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Wednesday, 10 August 2011 13:50

Moonshadow, moonshadow

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I was all set to write about the annual summer fireworks displayed every August on that really big screen above our heads, brought to us free of charge by the comet Swift-Tuttle and sponsored by your universe.

Then I looked at a lunar table — arrrggghh, not much dampens a meteor shower like light. And a big ole full moon is going to be with us from before sunset on August 13 — supposedly the peak of this year’s Perseid meteor shower — till after sunrise August 14. And to make matters worse, some Internet sleuthing discerned that the best time to peek at Perseids this year would likely come just before dawn, today, August 10, before this week’s edition of the Smoky Mountain News hits the streets.

But, wait, there’s still hope. There will be a decent viewing window Thursday morning, since the full moon will set around 4:30 a.m. but sunrise isn’t until around 6:45 a.m.

Friday morning will offer the same type of scenario but with only about an hour of decent viewing time.

But remember, as we approach the peak of the Perseids, there could be 20 or more meteors or “falling stars” in a single hour. Also remember that August 13th is the peak, the Perseids will continue, though in smaller numbers, through the end of the month and that pesky ole moon will be down to a sliver by August 21.

Between midnight and dawn are the best times to search for Perseids, even on moonless nights as they radiate from the constellation Perseus the Hero, which rises into the northeastern sky around 11 p.m. in August.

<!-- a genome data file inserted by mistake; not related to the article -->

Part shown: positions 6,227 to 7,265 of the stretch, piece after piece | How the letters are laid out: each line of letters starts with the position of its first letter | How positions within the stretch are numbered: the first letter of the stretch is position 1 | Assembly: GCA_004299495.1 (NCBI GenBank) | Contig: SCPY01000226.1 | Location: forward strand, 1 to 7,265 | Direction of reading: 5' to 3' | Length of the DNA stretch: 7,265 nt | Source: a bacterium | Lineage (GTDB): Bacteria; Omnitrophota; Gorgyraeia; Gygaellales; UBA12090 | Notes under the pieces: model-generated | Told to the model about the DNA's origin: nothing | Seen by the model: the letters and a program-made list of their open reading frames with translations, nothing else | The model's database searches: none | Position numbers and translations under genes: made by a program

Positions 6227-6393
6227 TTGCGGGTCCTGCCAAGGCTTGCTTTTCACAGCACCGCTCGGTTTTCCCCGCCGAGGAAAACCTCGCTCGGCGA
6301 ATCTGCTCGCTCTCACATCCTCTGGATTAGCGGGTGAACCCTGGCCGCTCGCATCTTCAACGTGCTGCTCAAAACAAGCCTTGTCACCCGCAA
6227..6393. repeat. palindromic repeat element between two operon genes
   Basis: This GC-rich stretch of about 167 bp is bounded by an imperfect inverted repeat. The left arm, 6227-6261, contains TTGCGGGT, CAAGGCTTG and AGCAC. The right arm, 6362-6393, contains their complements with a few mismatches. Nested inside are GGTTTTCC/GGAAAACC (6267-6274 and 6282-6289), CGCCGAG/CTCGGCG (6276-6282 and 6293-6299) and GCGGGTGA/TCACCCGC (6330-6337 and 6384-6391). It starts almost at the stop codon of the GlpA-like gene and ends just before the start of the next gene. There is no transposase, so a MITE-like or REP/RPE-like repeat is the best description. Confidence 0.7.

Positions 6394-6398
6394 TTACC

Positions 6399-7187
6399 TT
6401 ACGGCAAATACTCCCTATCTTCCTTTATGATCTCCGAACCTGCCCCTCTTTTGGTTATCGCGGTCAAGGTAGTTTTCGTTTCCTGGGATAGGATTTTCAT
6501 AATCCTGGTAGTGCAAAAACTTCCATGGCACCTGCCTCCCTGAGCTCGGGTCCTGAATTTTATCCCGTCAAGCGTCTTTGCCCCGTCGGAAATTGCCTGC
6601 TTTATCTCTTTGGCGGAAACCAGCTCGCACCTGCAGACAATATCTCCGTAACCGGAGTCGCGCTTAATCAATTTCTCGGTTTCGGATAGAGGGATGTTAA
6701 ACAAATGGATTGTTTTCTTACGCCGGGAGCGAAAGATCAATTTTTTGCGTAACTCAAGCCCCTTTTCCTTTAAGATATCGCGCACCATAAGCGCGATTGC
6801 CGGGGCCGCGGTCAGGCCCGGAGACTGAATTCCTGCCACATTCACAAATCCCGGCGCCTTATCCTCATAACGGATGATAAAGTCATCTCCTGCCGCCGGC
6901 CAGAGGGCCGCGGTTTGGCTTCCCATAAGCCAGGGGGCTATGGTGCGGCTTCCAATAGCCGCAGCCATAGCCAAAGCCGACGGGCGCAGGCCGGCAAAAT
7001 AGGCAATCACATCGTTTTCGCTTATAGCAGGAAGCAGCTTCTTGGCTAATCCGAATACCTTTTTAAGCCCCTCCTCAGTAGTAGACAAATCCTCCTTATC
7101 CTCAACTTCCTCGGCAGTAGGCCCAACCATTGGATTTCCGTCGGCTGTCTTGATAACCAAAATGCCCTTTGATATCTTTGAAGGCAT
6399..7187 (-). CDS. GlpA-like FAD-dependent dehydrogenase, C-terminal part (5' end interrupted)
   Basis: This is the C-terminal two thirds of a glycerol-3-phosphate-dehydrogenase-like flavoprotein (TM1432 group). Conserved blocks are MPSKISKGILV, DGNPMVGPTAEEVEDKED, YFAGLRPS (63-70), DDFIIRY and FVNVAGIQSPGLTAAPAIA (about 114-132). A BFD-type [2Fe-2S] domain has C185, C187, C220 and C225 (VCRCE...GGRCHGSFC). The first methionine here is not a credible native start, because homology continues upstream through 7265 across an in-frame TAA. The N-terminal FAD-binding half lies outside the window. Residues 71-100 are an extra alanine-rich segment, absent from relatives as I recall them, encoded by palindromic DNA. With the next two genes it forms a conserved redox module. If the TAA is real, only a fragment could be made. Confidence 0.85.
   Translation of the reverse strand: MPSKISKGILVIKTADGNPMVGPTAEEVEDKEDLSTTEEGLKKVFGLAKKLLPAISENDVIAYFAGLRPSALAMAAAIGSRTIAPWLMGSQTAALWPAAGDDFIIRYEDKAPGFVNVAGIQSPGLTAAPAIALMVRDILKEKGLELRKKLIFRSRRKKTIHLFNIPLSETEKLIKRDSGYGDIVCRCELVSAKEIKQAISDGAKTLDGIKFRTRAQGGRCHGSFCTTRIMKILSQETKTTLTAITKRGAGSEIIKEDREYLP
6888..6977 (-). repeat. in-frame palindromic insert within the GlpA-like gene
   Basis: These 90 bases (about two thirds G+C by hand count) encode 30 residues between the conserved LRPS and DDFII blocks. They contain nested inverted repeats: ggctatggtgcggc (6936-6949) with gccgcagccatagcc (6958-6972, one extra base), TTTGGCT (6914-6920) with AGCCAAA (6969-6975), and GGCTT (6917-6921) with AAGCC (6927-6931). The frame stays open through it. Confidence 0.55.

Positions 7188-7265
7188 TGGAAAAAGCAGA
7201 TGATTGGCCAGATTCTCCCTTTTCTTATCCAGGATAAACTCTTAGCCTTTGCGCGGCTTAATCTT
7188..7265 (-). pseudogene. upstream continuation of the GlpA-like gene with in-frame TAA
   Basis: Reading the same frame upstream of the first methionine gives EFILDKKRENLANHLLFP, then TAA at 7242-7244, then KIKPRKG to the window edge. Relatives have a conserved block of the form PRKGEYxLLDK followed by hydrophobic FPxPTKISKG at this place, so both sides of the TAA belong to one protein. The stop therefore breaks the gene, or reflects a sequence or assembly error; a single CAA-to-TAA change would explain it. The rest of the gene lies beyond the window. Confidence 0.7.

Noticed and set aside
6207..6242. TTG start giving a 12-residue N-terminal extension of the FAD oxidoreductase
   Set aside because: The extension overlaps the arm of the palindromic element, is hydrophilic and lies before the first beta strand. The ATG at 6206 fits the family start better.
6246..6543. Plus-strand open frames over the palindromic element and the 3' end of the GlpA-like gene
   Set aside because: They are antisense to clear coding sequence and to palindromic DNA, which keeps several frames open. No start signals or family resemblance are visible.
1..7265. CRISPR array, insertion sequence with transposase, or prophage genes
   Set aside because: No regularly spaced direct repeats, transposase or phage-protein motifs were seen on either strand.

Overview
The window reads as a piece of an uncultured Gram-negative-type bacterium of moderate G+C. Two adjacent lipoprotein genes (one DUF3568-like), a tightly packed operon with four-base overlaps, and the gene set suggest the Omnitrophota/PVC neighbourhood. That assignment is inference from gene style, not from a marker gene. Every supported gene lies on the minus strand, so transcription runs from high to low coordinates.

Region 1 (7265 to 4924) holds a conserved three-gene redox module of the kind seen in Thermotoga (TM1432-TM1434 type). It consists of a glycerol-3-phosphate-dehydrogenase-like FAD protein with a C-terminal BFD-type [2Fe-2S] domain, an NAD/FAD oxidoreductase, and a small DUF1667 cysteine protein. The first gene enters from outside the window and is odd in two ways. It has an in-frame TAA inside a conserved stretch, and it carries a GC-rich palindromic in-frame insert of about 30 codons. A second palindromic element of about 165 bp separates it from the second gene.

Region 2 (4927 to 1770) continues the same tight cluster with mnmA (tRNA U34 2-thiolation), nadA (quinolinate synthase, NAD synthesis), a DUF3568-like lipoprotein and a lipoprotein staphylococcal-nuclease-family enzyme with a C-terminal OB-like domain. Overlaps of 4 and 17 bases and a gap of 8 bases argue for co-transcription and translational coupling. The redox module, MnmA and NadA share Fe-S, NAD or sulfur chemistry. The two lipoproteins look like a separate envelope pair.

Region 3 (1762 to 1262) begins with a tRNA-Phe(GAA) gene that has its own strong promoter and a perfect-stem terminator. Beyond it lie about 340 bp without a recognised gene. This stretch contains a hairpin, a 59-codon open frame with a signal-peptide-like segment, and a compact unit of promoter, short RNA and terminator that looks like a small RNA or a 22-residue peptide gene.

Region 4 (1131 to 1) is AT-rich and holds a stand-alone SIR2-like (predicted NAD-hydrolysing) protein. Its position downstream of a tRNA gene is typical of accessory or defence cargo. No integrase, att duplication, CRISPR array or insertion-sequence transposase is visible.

Ins and outs of viewing a meteor shower

Think of the earth as your sleek sports coupe and the night sky is your windshield. Between midnight and dawn you’re screaming down the Autobahn pointed at Perseus, and the Perseids are like love bugs on a Florida interstate headed straight for your windshield. When these tiny bugs — usually pea-sized bits of cosmic comet debris — strike your windshield (the Earth’s atmosphere) at thousands of miles per hour the friction ignites them like flares. The friction is so great it actually breaks the molecules, both of the meteoroid and the molecules of the atmosphere. These glowing, ionized particles then recombine, releasing light energy, behind the meteoroid, which is traveling at 40 miles per second so the tail can stretch behind for miles.

Now some astronomers like to take their coupe for a cruise earlier in the evening. At this time, the radiant is lower on the horizon and instead of striking your windshield head on, the cosmic bugs will slide by, past your side windows.

Astronomers call these glancing meteors “Earthgrazers” and they can produce exceptionally long and colorful tails.

And if you’re determined to watch for Perseids during their peak on August 13th, in the glow of the full Green Corn Moon, the EarthSky website offers this advice:

“Sprawl out in a moon shadow. The best viewing on any date is from about 2 a.m. until dawn. As seen from mid-northern latitudes, the moon will be shining low in the south to southwest sky on the peak nights. That means the moon will be casting looooong shadows. Find a moon shadow somewhere that still provides a wide expanse of sky. A plateau area with high-standing mountains to the south and southwest would work just fine. If you can’t do that, find a hedgerow of trees bordering a great big hay field somewhere (though obtain permission, if it’s private land). Or simply sit in the shadow of a barn. Ensconced within a moon shadow and far from the glow of city lights, the night all of a sudden darkens while the meteors brighten.”

(Don Hendershot is a writer and naturalist. He can be reached a This email address is being protected from spambots. You need JavaScript enabled to view it. .)

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